Bitcoin: The Future of Money or the Esperanto of Money?

Some fifty-odd years ago, I purchased a small pamphlet that promised to teach me the rudiments of “the international language” – Esperanto. The shirt-pocket sized booklet contained a half-dozen pages of grammar and a vocabulary of a few hundred words. The grammar was simple, with no exceptions, the pronunciation was easy, and the vocabulary, based largely on Romance languages, was familiar and easy to pick up.

I was hooked. In the coming years I would increase my knowledge of Esperanto, join a local Esperanto club, teach Esperanto on a local radio station, and produce an Esperanto textbook with accompanying cassette tapes. I met a number of interesting, not to say peculiar, people along the way.

Then life intervened – medical school, residency, family, work – and there was no time left for Esperanto. And, truth to tell, the language itself appeared to be going nowhere. It was no closer to widespread adoption than it had been when I first encountered it nor, indeed, than it had been a hundred years before.

Somewhat less than two years ago, I first began to pay serious attention to bitcoin. After a few months of research, I began to hodl, and continue to do so even through the bear market we are currently experiencing. I am convinced that bitcoin, if unlikely to become the global reserve currency within my lifetime, will nevertheless be a very important part of the world economy within the lifetimes of my four children and eleven grandchildren. It is primarily for them that I continue to buy and hold bitcoin.

And yet, as I listen to the hyperbolic claims of some of my fellow bitcoiners, I can’t help but be reminded of the Esperanto movement and its fate. Is it possible that in a hundred years bitcoin will be, not the universal currency of mankind, but rather an obscure project, remembered only by a tiny but devoted minority?

To answer this question, let us take a look at the many parallels between bitcoin and Esperanto, as well as some of the key differences that might point to a very different outcome for bitcoin.


Bitcoin, as is well known, was far from the first attempt to create a fully digital and neutral form of currency – a “digital gold” – but it was the first to succeed in combining the features of decentralization, anonymity, immutability, and fixed supply that set it apart from all previous attempts.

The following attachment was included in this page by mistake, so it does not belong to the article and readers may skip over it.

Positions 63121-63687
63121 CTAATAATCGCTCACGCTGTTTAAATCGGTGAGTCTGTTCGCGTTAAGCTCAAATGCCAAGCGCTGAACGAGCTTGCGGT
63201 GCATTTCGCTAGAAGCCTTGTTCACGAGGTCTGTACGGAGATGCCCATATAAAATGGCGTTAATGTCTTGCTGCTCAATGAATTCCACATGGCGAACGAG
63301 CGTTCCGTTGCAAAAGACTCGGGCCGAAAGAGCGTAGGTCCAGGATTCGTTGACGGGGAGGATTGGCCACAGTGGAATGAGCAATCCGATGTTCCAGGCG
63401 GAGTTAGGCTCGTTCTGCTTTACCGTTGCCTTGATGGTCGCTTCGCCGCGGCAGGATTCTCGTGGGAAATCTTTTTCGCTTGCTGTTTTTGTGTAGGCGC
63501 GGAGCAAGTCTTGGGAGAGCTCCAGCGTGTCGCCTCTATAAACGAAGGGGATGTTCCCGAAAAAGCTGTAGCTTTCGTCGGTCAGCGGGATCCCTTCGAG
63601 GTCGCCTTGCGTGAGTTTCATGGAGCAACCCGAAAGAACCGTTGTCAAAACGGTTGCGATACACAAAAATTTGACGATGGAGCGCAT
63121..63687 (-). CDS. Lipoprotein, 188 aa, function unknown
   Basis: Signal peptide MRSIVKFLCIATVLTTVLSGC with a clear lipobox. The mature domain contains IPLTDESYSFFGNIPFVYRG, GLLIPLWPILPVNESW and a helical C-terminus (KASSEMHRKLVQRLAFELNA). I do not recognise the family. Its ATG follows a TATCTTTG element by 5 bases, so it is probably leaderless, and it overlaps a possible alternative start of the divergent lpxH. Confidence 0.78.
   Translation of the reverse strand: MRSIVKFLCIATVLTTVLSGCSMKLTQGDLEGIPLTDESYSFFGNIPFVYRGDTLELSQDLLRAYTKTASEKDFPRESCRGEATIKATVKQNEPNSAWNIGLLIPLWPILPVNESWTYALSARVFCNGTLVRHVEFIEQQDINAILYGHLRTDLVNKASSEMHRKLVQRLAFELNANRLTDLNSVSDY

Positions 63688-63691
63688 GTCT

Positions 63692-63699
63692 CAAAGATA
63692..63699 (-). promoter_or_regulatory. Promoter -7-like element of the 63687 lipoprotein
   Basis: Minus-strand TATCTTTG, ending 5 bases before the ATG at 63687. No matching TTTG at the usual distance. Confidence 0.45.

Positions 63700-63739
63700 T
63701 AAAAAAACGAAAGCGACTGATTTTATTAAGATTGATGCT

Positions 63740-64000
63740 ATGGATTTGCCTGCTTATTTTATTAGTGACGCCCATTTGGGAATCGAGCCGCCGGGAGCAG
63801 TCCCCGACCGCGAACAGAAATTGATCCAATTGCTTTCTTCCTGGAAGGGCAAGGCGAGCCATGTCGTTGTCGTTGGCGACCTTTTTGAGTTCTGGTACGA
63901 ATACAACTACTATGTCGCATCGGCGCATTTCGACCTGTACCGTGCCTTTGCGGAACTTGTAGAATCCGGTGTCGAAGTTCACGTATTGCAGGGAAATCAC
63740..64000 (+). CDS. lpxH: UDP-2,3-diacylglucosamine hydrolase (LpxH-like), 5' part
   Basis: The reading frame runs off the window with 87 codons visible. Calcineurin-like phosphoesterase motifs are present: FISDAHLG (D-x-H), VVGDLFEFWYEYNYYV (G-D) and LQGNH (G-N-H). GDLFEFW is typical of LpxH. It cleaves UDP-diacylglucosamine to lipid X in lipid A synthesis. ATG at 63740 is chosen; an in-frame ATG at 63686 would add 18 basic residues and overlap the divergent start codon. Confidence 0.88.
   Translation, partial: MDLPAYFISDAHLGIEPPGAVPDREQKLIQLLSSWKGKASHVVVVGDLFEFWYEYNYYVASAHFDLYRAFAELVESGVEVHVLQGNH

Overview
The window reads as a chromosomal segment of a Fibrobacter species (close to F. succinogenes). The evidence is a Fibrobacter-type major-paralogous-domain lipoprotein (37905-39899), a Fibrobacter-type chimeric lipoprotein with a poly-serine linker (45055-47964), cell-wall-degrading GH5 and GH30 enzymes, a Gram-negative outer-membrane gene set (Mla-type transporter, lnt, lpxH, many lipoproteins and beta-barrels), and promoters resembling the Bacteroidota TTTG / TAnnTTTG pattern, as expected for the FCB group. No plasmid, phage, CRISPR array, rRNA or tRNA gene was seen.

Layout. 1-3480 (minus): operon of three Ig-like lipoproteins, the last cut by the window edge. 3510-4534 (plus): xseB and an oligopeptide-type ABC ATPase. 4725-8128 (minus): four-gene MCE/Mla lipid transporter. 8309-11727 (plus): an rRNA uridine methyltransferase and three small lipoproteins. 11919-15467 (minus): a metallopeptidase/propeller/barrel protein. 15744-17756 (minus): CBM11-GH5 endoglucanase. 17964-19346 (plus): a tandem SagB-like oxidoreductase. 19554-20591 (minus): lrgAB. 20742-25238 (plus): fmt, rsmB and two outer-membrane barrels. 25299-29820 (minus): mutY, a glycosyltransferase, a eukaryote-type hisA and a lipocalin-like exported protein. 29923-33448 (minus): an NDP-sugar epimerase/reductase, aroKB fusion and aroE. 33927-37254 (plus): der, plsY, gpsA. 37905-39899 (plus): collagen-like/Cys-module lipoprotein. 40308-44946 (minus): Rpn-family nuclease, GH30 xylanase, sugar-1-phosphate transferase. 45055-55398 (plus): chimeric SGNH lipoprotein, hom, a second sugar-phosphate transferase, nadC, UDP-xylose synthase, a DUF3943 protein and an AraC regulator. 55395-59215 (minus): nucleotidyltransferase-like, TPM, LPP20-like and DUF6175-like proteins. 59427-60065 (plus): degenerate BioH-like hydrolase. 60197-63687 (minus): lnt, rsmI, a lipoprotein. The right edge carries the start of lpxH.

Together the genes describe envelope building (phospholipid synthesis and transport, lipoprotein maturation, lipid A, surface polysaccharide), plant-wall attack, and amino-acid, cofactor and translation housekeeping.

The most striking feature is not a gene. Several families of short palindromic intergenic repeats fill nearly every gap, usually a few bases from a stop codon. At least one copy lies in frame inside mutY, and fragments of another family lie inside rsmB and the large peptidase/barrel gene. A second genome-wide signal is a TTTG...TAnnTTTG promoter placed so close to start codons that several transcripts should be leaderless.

Efforts to create a universal language date back at least to the Middle Ages, and a wide variety of systems were tried. Most were completely impractical as usable languages, however, and never achieved widespread adoption. Not until Esperanto appeared was a language constructed that was at one and the same time completely regular in its grammar but appealingly naturalistic in its overall impression. It was this combination of features that led to early and enthusiastic adoption of Esperanto all over the world.

Esperanto, like bitcoin, was introduced to the world in the form of a pseudonymous publication. On July 26, 1887, a book was published in Warsaw with the title (in Russian) International Language, by “Dr. Esperanto.” In this book, the author set forth the simple grammar and phonology of his invented language, along with a basic vocabulary and instructions for its use.

This book, called unua libro (“first book”) by Esperantists, could be seen as analogous to Satoshi Nakamoto’s White Paper, which gave birth to bitcoin. The author’s true name was Ludwig Lazar Zamenhof, and his pseudonym means “one who hopes.” Zamenhof, a subject of the Russian Empire, knew that anything that smacked of internationalism was viewed with suspicion by the czarist ruling class. However, Zamenhof’s “international language” quickly found a following both within Russia and in Europe, and soon in the Americas and Asia as well, and Zamenhof soon dropped the pseudonym, and “Esperanto” then became the name of his creation.

Once Esperanto had achieved a measure of success, it did not take long for some of its adherents to take issue with certain features of the language that were felt to detract from its simplicity or its aesthetic appeal. Some prominent Esperantists began to propose reforms of the language, and when such reforms were rejected by the majority, broke away to found movements around their own reformed forms of Esperanto. These could be likened to the various hard forks of bitcoin (e.g. Bitcoin Cash, Bitcoin Classic, etc.) that have occurred in the course of bitcoin’s development. The most successful of these Esperanto “forks,” Ido, never achieved the popularity or reach of the original, and now has at most a few hundred dedicated speakers.